Let’s face it. Plastic is convenient. Especially when it comes to the packaging and storage of food. But research suggests that chemicals in combination with food or water can be hazardous to our health. We’re even creating our fossils with our heavy use of plastics – called plastiglomerate! (Read more in this NY Times article Future Fossils: Plastic Stones.)
What can we do in the meantime?
Five Ways to Reduce Plastic
1. Heat food in glass containers.
Heat is one of the most significant ways harmful chemicals leach into your food. Even if your food has been frozen in plastic, transfer to a glass container before heating.
2. Pack food in parchment paper.
It’s hard to pass up the convenience of disposable plastic storage bags. Thankfully there are companies such as If You Care that offer a parchment paper option. These may be a bit more costly in the short run, but they offer a much safer option. If you must use plastic bags, consider lining them with parchment paper before storing your food.
3. Use stainless steel or glass water bottles.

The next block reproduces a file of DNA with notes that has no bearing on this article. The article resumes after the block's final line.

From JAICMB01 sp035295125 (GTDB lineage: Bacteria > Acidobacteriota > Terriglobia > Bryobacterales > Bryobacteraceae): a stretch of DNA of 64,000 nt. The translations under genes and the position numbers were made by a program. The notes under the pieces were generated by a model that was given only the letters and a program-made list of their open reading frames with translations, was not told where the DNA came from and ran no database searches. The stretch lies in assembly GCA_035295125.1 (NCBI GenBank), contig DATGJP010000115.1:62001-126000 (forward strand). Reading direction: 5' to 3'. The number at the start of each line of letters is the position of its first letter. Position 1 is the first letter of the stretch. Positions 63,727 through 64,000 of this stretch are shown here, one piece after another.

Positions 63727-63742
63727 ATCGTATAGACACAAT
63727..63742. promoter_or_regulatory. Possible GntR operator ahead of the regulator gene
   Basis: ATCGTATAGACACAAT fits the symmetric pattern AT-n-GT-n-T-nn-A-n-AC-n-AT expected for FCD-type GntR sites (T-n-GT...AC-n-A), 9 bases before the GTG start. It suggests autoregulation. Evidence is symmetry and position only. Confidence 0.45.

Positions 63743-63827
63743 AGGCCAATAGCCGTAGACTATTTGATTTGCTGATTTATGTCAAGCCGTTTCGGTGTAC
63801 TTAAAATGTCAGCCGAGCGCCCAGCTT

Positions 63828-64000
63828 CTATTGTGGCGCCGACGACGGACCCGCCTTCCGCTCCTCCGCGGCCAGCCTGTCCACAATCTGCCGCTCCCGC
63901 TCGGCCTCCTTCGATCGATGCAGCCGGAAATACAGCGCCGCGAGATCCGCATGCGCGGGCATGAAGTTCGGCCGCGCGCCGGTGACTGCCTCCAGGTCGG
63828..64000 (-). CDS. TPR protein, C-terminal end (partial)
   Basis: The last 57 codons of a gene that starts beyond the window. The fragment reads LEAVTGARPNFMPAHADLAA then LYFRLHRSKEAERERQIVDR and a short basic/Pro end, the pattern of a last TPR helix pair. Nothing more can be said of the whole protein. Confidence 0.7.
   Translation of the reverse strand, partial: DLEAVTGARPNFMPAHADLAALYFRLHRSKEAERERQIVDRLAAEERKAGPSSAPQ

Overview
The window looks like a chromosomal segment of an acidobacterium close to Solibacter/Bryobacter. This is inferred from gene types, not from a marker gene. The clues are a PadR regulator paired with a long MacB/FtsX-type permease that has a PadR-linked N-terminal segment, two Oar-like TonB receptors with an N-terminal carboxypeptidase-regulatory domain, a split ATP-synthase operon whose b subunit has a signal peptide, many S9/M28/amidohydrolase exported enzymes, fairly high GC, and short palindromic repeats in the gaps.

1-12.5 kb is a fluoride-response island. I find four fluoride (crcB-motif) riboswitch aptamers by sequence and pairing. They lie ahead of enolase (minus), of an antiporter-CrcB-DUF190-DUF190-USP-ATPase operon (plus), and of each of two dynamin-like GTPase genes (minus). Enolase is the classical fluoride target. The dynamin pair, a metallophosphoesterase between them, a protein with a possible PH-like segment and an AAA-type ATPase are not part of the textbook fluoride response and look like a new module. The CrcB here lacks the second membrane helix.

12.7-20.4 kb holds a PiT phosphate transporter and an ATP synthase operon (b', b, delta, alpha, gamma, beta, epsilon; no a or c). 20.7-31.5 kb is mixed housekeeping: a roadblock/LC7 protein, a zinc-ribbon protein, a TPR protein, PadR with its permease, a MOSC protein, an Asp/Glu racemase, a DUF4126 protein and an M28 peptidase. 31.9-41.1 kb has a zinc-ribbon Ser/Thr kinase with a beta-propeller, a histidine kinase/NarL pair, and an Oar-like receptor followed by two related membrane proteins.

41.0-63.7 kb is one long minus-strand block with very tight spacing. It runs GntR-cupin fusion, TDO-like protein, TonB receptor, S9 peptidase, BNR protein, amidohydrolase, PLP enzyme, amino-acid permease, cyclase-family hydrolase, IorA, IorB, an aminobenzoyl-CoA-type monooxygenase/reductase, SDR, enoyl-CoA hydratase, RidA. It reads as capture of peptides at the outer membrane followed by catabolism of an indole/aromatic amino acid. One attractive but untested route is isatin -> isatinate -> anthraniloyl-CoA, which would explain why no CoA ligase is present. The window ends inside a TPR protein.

It takes anywhere from 400–1,000 years for a plastic water bottle to decompose. You can help the environment as well as protect your health by switching to reusable water bottles. Try carrying a cobalt blue glass bottle when you’re on the road and make your fresh water using filtered water. No worries about heat and plastic with glass bottles! (See How to Make Solar Water.)
4. Avoid receipts.
Bisphenol A (BPA) a chemical commonly used in plastics exhibits hormone-like qualities and has been linked with hormone disruption in humans. Many sales receipts are coated with a layer of BPA. If you don’t need the receipt, let the cashier know. If you do need it, keep it in the bag until you get home (unless the receipt is exposed to raw food). Keep your receipts in a closed container such as a paper envelope.
5. Think outside the box.
Don’t assume the status quo is the only way to live. Begin to think differently about the way you eat and live. Consider ways to bring fresh foods with you in non-plastic containers when you’re on the go. Try your hand at food fermentation, or check out a local farmers market (don’t forget your reusable grocery bag!).
Never underestimate the value of small changes.
The following websites offer more suggestions for reducing your use of plastics:
What changes have you implemented to cut back on plastic?
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